So I was on a flight with people from the same village. My dad had asked one of his uncles to pick me up from the airport. I honestly didn't know what to expect but when I got off the plane that was the first time that I was homesick, I was thinking 'oh my God'. Because it was a different language, it was a different atmosphere. The heat got to me, the noise got to me, the smells got to me and I thought 'oh my God there's no turning back'.

His uncle picked me up and put me in this van full of strangers. For the first time in my life I sat with a complete stranger throughout this whole journey. And all I could hear was the 'peepee papa', people just using their horns all the time. That's the first thing that hit me - the heat, the dust, and the fact that there was no greenery.  And so we got to the village two hours later. We are dropped off at the side of the road and I remember coming down these little tiny type of hills with little pathways going up and down and then straight onto a rooftop. And I was thinking - "we're walking on roofs here, flat roofs. what's going on?". I'd never seen a flat roof before. And then we came down the stairs there was this mud house. There were cows, there were sheep and there were these people that looked completely different. There is nothing British about me but they looked very very different in their clothing, and how they approached the conversation. The beds were different. Everything was different.

It was a big adventure for me. It was the best experience of my life. I'm proud that I stood up and I said- "I'm going to go". Those seven or eight weeks that I stayed there, I learnt a lot. And I was free. The main thing was I had freedom. I had choice. I felt I had a life outside of Dudley.

Going back again.
I came back after my eight weeks of experience and I told my siblings what a wonderful time I had and what Pakistan was like.  I convinced them and I said 'we should all go as a family'. And I think my father at that point was selling certain businesses and ready to go so a year later we all went to Pakistan. I went with my siblings. There were seven of us and my dad's uncle with his children also went so there was a big family.

This is a picture that was taken with my sister and one of the cousins That's me in yellow. That's my cousin in the middle Naji. That's my sister Serena. Naji and Serena were best friends. But all of us used to play together.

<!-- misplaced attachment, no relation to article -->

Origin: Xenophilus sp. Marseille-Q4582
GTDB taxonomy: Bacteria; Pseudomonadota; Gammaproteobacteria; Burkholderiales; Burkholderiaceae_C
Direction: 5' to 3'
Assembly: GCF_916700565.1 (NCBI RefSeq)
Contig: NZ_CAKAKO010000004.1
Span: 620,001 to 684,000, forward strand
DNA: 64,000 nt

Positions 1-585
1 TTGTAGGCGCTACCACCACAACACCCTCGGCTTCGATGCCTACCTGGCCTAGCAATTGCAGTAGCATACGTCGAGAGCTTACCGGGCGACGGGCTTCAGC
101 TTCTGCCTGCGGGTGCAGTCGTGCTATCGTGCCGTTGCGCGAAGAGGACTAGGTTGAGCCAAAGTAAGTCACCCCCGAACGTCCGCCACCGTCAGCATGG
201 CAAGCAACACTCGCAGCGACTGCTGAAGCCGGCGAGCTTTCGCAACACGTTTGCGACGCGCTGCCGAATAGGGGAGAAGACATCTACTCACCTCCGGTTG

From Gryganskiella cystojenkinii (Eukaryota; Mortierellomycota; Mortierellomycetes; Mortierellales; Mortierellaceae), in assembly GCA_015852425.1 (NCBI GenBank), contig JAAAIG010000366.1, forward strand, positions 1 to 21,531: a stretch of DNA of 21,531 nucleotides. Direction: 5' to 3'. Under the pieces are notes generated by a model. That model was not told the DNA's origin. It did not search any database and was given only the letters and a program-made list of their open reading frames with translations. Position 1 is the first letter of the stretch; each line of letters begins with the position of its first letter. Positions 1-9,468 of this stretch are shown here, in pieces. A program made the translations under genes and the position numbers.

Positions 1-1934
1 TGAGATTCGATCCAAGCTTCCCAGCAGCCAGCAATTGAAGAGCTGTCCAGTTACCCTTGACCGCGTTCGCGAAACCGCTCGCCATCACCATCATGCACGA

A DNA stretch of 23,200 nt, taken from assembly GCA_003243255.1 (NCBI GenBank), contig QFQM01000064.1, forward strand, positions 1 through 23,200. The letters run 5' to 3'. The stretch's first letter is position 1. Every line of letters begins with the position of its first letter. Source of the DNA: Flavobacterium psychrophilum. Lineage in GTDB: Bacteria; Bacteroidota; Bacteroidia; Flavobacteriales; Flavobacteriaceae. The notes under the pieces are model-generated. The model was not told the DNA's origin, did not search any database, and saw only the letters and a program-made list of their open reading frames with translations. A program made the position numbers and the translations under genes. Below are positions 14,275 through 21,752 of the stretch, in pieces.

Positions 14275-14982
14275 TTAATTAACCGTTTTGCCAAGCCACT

You can see what I mean about there not being any greenery but this is my Granddad's garden. He used to plant a lot in the garden he used to try and replicate England. Although he was very Pakistani he was also very British as well. He lived in London. That's his garden and his flowers.

That's the bed that we used to sleep on. That's my brother on the floor picking ants and eating them. That was his main protein! That's how we would cook or collect a water. In fact we didn't have regular water so I'd have to go to the well and to carry those things you put on your head made out of mud, and I used to carry the water back. And that was the social networking of women in those days.  They would all meet by well about three o'clock in the afternoon have a chat, joke, and get the water and then head back home. That was their social media you know, catching up on gossip.
I would love doing things that people would do locally and try and embrace it. Although I was born in England, what I found in Pakistan was complete freedom because in England due to the cultural restraints we had, there at that time our parents didn't want us to educate and mix socially with other people.

I found that people in Pakistan had more freedom of choice and education than we did in England. When our families migrated to England they stopped in the time zone they arrived in. So things progressed in Pakistan but they didn't in the UK. And so our parents would have a very old-fashioned mindset that the parents in Pakistan didn't have.  They thought about education. They thought about giving their children choices in terms of marriage. Our parents didn't. And so that was a bit of a shock. So yes I thought Pakistan was better.

I'm actually the one taking the picture here. This is my grandparent's house. It still stands as it is.  So they were common beds everywhere, you wouldn't have sofas. And so this is where you would actually be, in normal day-to-day life you'd sit there, you'd you sleep there. And that's how you would cook. As you can see one of my sisters is preparing flour at the back so that she can make that chapatis. The other one there, that's the oldest sister, and she's the one in the picture here. She's actually warming up the oven which we call the thandoor. So that's right at the back here. So she's warming that up and when the flour gets done she would put her hand in the oven and she'd paste it on the side.

And so we lived there, we were happy there. My father built his home. He was trying to build his business.  I went to school for a short period of time. I learnt how to speak Urdu and do a bit of writing.